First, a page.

I was intrigued when I noticed at the National Gallery of Victoria that each landscape-oriented image in Bill Henson’s latest installation of pigment prints from digital scanned negatives had the same slightly rough edge around the black border. Was this a digital simulation of the effect you would get at the edge of a negative printed from an optical enlarger? And since each rough edge was exactly identical, as is visible even in the online selection, was this a single film-edge stock-file composited on top of the different digital scans? This automatic visual affectation simulating an optical print in a bit mapped print-space is pure Digital Pictorialism, as assuredly as overly desaturated, or overly saturated, or overly healed Photoshop images are. They are all either technologically skeuomorphic or aesthetically nostalgic. These added-on edges are beginning to make Henson’s iconography look not only familiar, but also rote.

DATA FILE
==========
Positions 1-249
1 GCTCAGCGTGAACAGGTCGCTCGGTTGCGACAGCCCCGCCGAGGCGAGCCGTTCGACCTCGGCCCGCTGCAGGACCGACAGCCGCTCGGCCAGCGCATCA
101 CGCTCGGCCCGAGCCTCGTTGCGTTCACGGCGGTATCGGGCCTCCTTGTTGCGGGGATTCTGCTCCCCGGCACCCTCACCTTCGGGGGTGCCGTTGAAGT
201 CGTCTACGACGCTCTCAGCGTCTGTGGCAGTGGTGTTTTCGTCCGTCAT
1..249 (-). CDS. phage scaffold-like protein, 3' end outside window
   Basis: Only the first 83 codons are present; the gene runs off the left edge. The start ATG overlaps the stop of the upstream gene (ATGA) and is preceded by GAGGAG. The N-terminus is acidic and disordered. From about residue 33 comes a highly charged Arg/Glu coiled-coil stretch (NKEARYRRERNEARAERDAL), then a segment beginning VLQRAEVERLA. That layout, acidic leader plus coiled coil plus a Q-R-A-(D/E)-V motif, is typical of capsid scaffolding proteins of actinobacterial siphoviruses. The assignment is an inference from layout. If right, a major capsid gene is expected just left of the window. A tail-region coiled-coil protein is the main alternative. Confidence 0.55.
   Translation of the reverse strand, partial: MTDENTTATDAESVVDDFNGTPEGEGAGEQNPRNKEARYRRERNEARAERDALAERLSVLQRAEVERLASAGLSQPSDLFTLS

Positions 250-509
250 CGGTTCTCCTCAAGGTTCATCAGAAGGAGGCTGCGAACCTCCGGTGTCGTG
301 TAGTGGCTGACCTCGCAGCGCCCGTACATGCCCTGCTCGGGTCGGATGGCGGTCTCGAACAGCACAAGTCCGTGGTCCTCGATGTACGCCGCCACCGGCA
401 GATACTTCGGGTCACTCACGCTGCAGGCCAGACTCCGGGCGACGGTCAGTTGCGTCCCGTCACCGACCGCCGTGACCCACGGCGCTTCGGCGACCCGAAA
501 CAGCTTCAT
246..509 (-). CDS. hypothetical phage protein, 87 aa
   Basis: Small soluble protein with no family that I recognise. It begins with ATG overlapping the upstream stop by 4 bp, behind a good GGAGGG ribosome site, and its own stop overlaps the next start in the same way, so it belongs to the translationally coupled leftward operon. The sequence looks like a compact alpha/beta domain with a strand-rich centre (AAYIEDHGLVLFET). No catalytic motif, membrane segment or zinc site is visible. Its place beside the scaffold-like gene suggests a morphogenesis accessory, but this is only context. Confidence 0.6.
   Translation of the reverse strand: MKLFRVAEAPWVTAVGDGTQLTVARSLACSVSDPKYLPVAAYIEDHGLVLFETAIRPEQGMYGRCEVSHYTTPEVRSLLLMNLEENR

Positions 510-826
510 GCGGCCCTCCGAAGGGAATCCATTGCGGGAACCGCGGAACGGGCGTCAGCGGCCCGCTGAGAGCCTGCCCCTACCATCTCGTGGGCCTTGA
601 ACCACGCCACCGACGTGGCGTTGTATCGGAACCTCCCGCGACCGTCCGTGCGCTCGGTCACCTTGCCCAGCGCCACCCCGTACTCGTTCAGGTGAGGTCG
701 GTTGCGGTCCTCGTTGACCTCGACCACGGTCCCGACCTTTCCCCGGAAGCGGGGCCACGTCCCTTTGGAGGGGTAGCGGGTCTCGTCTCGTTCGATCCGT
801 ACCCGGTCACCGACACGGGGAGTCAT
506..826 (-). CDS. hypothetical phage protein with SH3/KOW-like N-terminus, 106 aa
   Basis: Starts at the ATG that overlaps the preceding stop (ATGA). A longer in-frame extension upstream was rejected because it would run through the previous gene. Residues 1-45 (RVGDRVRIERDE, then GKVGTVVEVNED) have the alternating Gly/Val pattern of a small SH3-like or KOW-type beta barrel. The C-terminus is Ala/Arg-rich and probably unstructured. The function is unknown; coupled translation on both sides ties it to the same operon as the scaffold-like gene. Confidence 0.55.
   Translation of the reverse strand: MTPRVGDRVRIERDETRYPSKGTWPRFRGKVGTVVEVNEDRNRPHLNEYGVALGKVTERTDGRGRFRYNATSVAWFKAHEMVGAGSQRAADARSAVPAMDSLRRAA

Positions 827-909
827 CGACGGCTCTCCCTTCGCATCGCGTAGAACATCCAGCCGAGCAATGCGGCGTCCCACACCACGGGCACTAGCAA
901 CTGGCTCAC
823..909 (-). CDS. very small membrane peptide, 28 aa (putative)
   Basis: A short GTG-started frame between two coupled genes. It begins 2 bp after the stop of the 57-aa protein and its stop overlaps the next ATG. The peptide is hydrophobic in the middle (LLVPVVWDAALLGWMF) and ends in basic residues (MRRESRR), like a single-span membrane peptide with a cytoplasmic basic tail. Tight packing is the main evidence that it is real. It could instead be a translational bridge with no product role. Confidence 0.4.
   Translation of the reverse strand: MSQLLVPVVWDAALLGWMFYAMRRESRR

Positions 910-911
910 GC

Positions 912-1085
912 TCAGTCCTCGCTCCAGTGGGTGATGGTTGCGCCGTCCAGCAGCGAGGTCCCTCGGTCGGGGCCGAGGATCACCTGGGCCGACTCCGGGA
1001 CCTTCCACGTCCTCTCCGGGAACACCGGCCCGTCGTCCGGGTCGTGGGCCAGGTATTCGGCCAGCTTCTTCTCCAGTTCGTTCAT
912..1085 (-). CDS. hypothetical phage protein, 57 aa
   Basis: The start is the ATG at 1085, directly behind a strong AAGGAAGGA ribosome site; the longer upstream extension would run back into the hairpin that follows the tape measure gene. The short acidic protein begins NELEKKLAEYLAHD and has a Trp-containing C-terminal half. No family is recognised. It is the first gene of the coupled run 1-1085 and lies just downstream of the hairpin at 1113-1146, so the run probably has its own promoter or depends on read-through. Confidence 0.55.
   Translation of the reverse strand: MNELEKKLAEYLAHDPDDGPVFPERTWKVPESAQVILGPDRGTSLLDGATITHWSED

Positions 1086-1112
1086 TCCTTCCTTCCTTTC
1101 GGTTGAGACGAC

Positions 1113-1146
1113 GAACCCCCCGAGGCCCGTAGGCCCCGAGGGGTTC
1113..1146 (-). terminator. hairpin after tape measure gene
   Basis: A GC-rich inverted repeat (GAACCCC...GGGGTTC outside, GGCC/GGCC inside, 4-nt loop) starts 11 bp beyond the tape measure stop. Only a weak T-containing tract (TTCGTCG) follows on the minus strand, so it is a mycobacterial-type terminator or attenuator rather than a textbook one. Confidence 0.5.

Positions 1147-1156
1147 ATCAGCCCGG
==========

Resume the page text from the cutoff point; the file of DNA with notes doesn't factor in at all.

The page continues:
I have noticed a trend to print/present with messy borders and other signifiers of analogue photography, both in digital and in the alternative processes groups. This is also practiced by digital photographers simulating an old world aesthetic. Personally, I don’t subscribe to this practice as I see it as a falseness in digital and unnecessary in analogue. If done in digital then every border should be unique otherwise it misses the point of analogue’s uniqueness. If shown in analogue then it just seems to be ‘adding legs to a snake’ – the analogue image is already analogue and enjoys all its inherent qualities without having to also sign as analogue. To me, a messy border yells out ‘look at me, I’m analogue’ and this detracts from the image being presented which creates a confusion over the primary communication intended (the image or the process).
Perhaps in Henson’s work he is reacting to a concern about the use of a digital process in the presentation of his analogue photographs.